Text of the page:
The February 2013 election in Cyprus
I
The coordinated campaign succeeded in creating the
image that the banking system was so severely
undercapitalized that if the government provided the
capital, as was done in previous cases, then, according to
standard IMF analysis, government debt could be deemed
unsustainable.
I
This set up a bad outcome in March 2013, right after the
Cypriot election.
I
Although communist party lost the election, the problem
remained.
The September 2013 election in Germany
I
The delay in finalizing a program for Cyprus pushed it
into the German election cycle.
I
How could elections in any single state matter for a
program in another state?
I
Because each state has veto power that can be exploited
whenever another euro area member state might need
assistance.
I
EU member states not in the euro area do not face the
threat that another member state would misuse its veto
power in a similar manner because they are not bound
together by the common currency.
Why did the German elections matter so much?
I
The Chancellor’s party (CDU) has needed support from
its main opposition party (SPD) to pass legislation on
Europe.
I
Support of earlier programs was secured by SPD.
I
Getting closer to elections, the SPD signaled a tougher
stance to create political cost to the government.
I
This became a major issue when German press and some
German politicians started claiming that helping Cyprus is
equivalent to “giving away German taxpayer money to
Russian oligarchs” who have deposits in Cypriot banks.
Headlines in Germany
5/8/13
Druckversion - Bailing Out Oligarchs: EU Aid for Cyprus A Political Minefield for Merkel - SPIEGEL ONLINE - News - International
11/05/2012 06:41 PM
Bailing Out Oligarchs
EU Aid for Cyprus A Political Minefield for Merkel
By Markus Dettmer and Christian Reiermann
The EU is likely to bail out the banks of tiny member state Cyprus with 10 billion euros of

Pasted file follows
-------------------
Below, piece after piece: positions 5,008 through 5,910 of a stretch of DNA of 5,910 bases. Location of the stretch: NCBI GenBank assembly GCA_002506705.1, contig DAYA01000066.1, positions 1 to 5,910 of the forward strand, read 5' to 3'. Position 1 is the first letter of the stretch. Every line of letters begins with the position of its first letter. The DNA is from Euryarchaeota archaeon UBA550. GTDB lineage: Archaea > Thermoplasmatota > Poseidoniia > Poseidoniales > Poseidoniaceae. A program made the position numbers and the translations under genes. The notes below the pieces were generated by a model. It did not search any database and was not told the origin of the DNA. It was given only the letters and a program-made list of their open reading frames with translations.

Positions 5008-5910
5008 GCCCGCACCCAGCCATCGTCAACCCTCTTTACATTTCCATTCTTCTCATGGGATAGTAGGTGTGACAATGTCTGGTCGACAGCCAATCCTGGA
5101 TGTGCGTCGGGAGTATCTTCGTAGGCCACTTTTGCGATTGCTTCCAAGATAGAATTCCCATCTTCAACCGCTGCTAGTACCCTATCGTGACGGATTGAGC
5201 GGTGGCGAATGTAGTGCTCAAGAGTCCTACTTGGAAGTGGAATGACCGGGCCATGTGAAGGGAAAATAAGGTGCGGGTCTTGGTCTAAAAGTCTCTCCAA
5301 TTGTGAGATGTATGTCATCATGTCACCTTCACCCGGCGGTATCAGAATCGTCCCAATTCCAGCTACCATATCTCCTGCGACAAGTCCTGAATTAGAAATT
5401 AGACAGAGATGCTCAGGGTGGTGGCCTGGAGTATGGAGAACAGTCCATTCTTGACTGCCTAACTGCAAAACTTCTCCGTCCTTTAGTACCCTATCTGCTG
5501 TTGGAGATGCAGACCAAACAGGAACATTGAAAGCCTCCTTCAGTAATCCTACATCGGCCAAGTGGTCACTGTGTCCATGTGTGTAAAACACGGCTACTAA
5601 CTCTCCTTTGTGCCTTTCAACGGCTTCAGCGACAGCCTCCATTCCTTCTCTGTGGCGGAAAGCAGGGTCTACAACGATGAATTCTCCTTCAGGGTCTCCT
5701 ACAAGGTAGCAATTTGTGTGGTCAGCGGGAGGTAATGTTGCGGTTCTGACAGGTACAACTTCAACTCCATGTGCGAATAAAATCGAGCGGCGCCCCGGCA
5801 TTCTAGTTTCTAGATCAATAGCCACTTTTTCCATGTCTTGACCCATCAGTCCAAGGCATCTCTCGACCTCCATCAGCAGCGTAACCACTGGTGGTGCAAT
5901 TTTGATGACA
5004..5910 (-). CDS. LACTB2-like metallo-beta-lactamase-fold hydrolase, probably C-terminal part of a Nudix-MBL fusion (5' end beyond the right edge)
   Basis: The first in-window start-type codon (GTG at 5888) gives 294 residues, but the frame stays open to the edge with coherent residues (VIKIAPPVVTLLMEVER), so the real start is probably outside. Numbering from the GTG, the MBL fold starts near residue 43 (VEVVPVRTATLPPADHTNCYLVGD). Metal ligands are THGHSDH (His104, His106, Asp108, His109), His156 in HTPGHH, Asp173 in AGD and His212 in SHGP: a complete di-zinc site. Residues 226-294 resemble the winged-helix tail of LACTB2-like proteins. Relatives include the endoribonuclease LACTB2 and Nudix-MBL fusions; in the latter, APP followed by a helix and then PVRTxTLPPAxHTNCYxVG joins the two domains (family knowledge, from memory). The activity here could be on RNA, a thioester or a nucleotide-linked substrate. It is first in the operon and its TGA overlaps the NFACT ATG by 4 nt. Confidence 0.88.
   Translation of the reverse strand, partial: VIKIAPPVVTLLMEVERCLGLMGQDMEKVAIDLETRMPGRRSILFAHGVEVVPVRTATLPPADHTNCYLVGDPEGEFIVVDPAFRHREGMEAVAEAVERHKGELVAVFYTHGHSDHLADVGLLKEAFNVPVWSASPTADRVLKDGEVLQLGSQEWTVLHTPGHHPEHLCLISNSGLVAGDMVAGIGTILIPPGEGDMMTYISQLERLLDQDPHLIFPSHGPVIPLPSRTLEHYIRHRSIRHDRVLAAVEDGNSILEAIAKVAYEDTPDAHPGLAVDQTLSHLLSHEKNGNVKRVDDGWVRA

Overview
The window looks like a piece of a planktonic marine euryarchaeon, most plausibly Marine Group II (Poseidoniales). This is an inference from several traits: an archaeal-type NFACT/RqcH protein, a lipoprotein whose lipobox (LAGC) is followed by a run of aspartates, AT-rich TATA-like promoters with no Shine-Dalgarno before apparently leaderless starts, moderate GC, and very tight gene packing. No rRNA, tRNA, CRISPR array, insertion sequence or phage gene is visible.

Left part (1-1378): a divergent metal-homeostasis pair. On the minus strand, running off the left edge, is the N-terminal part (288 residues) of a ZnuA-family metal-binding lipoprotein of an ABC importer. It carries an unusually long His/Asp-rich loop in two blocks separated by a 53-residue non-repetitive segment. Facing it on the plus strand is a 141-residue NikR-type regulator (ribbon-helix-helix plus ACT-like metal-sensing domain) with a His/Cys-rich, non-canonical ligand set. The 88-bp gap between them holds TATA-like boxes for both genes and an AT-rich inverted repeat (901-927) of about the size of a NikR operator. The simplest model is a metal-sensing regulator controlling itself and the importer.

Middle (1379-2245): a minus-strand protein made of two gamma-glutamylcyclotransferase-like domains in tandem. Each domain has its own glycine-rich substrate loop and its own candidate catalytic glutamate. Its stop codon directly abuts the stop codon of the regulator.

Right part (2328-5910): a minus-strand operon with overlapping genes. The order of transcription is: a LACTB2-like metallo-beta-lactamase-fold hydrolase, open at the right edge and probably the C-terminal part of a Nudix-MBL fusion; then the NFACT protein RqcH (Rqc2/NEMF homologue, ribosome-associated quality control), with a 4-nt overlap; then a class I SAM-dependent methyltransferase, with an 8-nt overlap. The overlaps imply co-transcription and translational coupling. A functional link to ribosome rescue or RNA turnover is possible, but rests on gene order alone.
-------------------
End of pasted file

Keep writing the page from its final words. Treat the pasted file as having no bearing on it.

credit. But a secret German intelligence report reveals that the main beneficiaries of the aid
would be rich Russians who have invested illegal money there. It's a big dilemma for
Chancellor Angela Merkel.
Last Friday, the sun was shining in this paradise for Russians. The sky was a deep blue and the
palms along the beach promenade swayed in a light breeze as the the temperature climbed to 29
degrees Celsius (84 degrees Fahrenheit) before noon. No doubt Limassol offered a welcome relie
from the cold and wet autumn weather of Moscow. Russians appreciate this spot on the southern
coast of Cyprus.
The boutiques sell sable coats even in summer, the restaurants serve salted herring and vodka,
apartments near the pier cost upwards of €300,000 ($383,000) and there's no shortage of
A solution for the German government
I
Any solution had to be structured so as to be an effective
response to the SPD arguments and avoid political costs.
I
This could be achieved if losses were imposed on
depositors (preferably “Russian oligarchs”)
I
Ideally, for the German government, a solution should
inflict permanent damage to the financial sector in
Cyprus.
I
This could be justified using the “casino banking”
description that the communist government and central
bank had used in Cyprus during the election campaign.
The domination of local politics
“[A]nyone having their money in Cypriot banks must
contribute in the Cypriot bailout. That way those responsible
will contribute in it, not only the taxpayers of other countries,
and that is what’s right.”
Angela Merkel, March 16, 2013 (remarks at a German election
rally, quoted in eKathimerini, March 17, 2013)
”We don’t like this business model and we hope it is not
successful ... In the case of Cyprus we have leverage that we
don’t have with other tax havens.”
Wolfgang Schaeuble, April 5, 2013 (Reuters)
The eurogroup blunder on March 16, 2013
I
Eurogroup decided to impose haircut on all deposits,
insured and uninsured, in all banks regardless of
capitalization, to replenish capital and solve problem.
I
The proposal was contrary to any known framework and
violated basic EU principles and was rejected by
parliament in Cyprus
I
Subsequent eurogroup meeting on March 25 changed
program to protect insured depositors but impose greater
damage to banking system, while violating fundamental
EU principles.
Consequences?
I
Much like the Deauville blunder, the solution the German
government imposed on Cyprus was risky for the euro
area.
I
The introduction of credit risk in deposits added to
pressures on banks in the periphery.
I
But the strategy paid off handsomely for the German
Chancellor in the September 2013 elections.
Is a solution to the euro area crisis feasible?
I
Can a solution to the euro area crisis pass the political
feasibility test?
I
Unlikely without fundamental political reform in Europe.
I
Is political reform presently feasible?
I
Unlikely with the current configuration of leaders and
governments.
Percent
Can the euro area survive?
8
8
6
6
4
4
2
2
0
0
2007
2008
2009
France
I
2010
2011
Germany
Yields on ten-year sovereign debt
2012
Italy
2013
Spain
Fly UP